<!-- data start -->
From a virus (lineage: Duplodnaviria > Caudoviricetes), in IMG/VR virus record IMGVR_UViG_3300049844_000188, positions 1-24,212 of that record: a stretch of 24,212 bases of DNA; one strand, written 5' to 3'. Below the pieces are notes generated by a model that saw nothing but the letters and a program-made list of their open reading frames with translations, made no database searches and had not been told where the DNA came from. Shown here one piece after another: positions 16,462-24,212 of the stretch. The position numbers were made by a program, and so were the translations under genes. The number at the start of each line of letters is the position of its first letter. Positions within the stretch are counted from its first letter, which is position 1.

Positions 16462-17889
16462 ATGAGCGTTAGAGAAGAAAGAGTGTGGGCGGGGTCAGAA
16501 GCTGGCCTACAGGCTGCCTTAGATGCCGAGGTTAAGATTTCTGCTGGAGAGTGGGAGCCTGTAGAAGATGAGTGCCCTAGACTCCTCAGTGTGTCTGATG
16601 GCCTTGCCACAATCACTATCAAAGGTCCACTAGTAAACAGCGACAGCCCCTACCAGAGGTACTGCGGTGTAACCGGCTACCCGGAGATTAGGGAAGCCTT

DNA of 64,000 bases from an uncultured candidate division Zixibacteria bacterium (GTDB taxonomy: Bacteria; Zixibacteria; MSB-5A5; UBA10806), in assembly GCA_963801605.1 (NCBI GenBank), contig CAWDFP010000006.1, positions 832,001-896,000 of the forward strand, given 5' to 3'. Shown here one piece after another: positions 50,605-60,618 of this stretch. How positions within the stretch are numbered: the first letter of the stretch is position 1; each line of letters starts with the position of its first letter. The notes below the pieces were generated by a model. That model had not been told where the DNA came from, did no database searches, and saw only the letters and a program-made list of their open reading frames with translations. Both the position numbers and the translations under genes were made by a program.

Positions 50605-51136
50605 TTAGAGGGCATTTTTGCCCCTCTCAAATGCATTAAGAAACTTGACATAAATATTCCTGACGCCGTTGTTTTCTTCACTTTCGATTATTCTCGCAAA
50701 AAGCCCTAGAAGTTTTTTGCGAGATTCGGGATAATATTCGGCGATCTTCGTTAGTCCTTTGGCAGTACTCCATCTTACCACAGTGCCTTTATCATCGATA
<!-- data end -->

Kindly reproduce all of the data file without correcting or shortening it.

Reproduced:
From a virus (lineage: Duplodnaviria > Caudoviricetes), in IMG/VR virus record IMGVR_UViG_3300049844_000188, positions 1-24,212 of that record: a stretch of 24,212 bases of DNA; one strand, written 5' to 3'. Below the pieces are notes generated by a model that saw nothing but the letters and a program-made list of their open reading frames with translations, made no database searches and had not been told where the DNA came from. Shown here one piece after another: positions 16,462-24,212 of the stretch. The position numbers were made by a program, and so were the translations under genes. The number at the start of each line of letters is the position of its first letter. Positions within the stretch are counted from its first letter, which is position 1.

Positions 16462-17889
16462 ATGAGCGTTAGAGAAGAAAGAGTGTGGGCGGGGTCAGAA
16501 GCTGGCCTACAGGCTGCCTTAGATGCCGAGGTTAAGATTTCTGCTGGAGAGTGGGAGCCTGTAGAAGATGAGTGCCCTAGACTCCTCAGTGTGTCTGATG
16601 GCCTTGCCACAATCACTATCAAAGGTCCACTAGTAAACAGCGACAGCCCCTACCAGAGGTACTGCGGTGTAACCGGCTACCCGGAGATTAGGGAAGCCTT

DNA of 64,000 bases from an uncultured candidate division Zixibacteria bacterium (GTDB taxonomy: Bacteria; Zixibacteria; MSB-5A5; UBA10806), in assembly GCA_963801605.1 (NCBI GenBank), contig CAWDFP010000006.1, positions 832,001-896,000 of the forward strand, given 5' to 3'. Shown here one piece after another: positions 50,605-60,618 of this stretch. How positions within the stretch are numbered: the first letter of the stretch is position 1; each line of letters starts with the position of its first letter. The notes below the pieces were generated by a model. That model had not been told where the DNA came from, did no database searches, and saw only the letters and a program-made list of their open reading frames with translations. Both the position numbers and the translations under genes were made by a program.

Positions 50605-51136
50605 TTAGAGGGCATTTTTGCCCCTCTCAAATGCATTAAGAAACTTGACATAAATATTCCTGACGCCGTTGTTTTCTTCACTTTCGATTATTCTCGCAAA
50701 AAGCCCTAGAAGTTTTTTGCGAGATTCGGGATAATATTCGGCGATCTTCGTTAGTCCTTTGGCAGTACTCCATCTTACCACAGTGCCTTTATCATCGATA